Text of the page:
Reading by Charlotte Bennie

Don’t know what you have till it’s gone!

With Christmas looming, I’ve plenty to do. Presents to track down; the annual Address to the Commonwealth, well, that sounds much grander than the Christmas Letter, to compose and recipes to scrutinise. All of which tasks make me grateful I’ve mastered enough Braille to select delicacies from Delia and am techno savvy enough to benefit from the assistance of the screen reader. Until it throws one of its tirravees.

But, even with a scanner transferring print into an accessible word file, a vast amount of print which others take for granted, is still denied. I don’t just mean this month’s edition of a popular magazine or the novels short listed for the Booker or Costa awards. In fact, many such things are available in a range of formats. No, I’m referring to all the everyday stuff I once read automatically, a process best defined as visual osmosis. Ranging from Special K squeezing all you need to know about diets onto the back of a cereal packet to those weirdly worded wee cards which decorate the newsagent’s window. Being the rural South West, these offer such things as laying pullets and ferrets ready to work rather than details anent the sort of services only familiar to naughty MPs.

It’s not that I want any ferrets and, as for the diet, well, for me, that’s just the way it is. Nor, do I particularly want to make the acquaintance of any politicians with low morals and vivid imaginations. However, as one who, in an earlier life, was an avid reader, I really miss spontanouity. Braille is bulky and I’ve yet to crack the tactile equivalent of skim reading. As for audio, once cables have been unfankled and ear plug inserted, there’s nothing more annoying than hearingthe the wee sod announce its battery needs to be recharged. I Books and Daisy players are marvellous, but they do have their limitations. Including having to tussle with the cat over the headphone flex. A good reason for investing in a set using Blue Tooth!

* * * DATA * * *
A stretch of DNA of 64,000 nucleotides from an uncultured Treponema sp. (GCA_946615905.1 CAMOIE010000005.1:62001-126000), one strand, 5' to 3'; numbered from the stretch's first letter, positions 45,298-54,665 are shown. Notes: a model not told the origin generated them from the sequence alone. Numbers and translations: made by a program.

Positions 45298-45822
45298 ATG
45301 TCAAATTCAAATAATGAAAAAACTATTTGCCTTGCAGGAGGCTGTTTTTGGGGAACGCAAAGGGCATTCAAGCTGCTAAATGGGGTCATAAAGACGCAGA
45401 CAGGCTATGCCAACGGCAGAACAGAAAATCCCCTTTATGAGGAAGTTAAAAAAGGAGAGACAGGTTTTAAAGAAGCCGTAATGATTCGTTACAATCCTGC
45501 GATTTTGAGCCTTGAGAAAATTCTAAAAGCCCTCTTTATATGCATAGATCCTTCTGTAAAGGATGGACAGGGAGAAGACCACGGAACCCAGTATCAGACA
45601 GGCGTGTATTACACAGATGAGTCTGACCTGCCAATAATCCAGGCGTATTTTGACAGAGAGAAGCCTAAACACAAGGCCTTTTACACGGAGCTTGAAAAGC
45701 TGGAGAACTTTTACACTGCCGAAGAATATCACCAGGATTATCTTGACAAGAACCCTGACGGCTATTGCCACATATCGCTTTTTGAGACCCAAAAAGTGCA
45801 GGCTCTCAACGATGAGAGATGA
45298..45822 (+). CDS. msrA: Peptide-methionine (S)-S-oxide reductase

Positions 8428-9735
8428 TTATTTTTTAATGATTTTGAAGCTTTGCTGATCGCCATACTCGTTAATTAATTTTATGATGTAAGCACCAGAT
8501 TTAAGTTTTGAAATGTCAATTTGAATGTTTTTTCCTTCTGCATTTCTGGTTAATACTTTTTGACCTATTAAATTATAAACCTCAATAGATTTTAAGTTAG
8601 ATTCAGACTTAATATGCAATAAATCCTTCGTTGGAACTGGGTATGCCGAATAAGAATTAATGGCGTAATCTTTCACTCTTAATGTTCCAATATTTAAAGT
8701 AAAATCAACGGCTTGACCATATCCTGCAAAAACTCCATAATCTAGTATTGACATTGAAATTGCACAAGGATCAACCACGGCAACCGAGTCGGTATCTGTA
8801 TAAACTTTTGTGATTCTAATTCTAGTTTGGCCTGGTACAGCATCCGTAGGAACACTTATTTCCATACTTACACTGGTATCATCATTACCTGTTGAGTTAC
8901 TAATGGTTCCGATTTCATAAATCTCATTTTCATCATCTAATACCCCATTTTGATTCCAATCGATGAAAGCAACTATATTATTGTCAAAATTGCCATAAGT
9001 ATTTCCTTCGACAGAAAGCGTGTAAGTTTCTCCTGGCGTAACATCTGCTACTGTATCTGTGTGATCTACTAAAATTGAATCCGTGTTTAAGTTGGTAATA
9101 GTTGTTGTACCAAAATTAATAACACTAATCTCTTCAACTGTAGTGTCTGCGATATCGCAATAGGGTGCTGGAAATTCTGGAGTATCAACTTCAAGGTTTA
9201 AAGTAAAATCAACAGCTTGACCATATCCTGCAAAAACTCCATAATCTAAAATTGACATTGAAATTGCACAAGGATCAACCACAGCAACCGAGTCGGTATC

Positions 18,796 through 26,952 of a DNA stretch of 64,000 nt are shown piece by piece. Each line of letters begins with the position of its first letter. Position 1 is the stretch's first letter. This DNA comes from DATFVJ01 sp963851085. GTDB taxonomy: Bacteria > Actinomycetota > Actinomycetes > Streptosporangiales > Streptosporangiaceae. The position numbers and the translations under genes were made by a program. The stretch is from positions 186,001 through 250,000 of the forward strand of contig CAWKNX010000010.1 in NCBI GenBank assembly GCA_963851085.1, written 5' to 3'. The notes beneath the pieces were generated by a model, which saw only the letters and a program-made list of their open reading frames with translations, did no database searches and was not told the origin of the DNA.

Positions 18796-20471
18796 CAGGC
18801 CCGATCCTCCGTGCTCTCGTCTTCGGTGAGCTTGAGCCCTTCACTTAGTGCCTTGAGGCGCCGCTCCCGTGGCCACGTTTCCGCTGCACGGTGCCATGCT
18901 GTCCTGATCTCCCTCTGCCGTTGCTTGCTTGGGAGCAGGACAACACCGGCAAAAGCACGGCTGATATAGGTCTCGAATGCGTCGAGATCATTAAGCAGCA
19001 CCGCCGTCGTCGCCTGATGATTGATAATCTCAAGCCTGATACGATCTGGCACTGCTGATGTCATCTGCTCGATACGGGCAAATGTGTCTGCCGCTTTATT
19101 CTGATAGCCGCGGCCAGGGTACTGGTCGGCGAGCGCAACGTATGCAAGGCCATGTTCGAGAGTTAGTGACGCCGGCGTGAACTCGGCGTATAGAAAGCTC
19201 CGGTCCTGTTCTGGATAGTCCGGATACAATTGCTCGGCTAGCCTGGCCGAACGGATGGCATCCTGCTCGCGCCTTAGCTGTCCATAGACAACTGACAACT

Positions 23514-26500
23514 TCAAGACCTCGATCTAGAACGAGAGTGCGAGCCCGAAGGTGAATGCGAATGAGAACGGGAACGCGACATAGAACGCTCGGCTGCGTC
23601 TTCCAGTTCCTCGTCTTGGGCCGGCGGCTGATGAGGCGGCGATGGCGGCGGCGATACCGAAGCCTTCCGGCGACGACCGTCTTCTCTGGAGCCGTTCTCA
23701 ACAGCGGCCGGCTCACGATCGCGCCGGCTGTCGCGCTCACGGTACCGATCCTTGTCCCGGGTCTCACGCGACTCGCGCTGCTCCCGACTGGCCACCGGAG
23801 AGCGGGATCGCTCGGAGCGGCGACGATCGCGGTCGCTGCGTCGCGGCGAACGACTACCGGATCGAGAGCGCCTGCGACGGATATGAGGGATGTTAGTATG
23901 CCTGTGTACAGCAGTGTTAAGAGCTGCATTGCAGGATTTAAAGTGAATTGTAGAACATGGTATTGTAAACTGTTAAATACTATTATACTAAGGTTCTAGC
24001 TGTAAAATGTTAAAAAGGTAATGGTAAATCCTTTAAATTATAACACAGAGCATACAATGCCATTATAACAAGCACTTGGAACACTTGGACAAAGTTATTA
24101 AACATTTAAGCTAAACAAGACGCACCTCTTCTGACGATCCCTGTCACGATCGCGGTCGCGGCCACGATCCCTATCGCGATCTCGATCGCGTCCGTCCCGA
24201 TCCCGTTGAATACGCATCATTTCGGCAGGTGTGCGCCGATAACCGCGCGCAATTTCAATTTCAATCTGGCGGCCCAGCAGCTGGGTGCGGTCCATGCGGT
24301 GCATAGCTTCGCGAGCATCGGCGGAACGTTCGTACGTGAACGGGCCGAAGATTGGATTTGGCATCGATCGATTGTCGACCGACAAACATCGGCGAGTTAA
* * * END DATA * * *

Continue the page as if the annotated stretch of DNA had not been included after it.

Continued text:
On a damp, dreich day, there’s something luxurious about sprawling the Glasgow Herald across the kitchen table, tackling the crossword with the assistance of a mug of coffee and the electronic anagram solver. Then, swapping such mental press ups for a detailed study of the local paper’s tales ofmayhem during Saturday night rammies; legs bitten, lugs mauled and an eclectic range of objects thrown around the main streets of our douce wee burghs. I don’t want to sound ungrateful, talking newspapers do a grand and excellent job but they can’t cope with crosswords and, no matter what, they present what is, essentially, a selection.

Every autumn, we attend the Wigtown Book Festival, just down the road. Over the years, my Guide Dogs have been tickled by Kate Edie, addressed by Denise Mina and complimented on their perfect behaviour by Scottish politicians and weel kent journalists. Once, I’d a conversation with a group of lassies; teenagers, all still at the school.
As we’d all just left the grand hallway of the County Buildings and were heading to one of the marquees, I assumed the lassies were enjoying the festival. Whatever they had been enjoying, it hadn’t been culture. Mind you, the cafe organised upstairs in the grand Supper Room during the festival, serves a mean bacon roll.

“No, we don’t participate,” was their response to my query. Most polite, not a trace of irony. And No one could have complained about their delivery. How shocking! I’m not recommending they attempt a study of the Victorian novel or a quick wheech through the Metaphysical Poets. All I’m saying is, reading’s fun; funwhich takes you to all sorts of worlds without moving your bahoochie off the sofa. And, fun which in the blink of an eye, quite literally, can be lost for ever.

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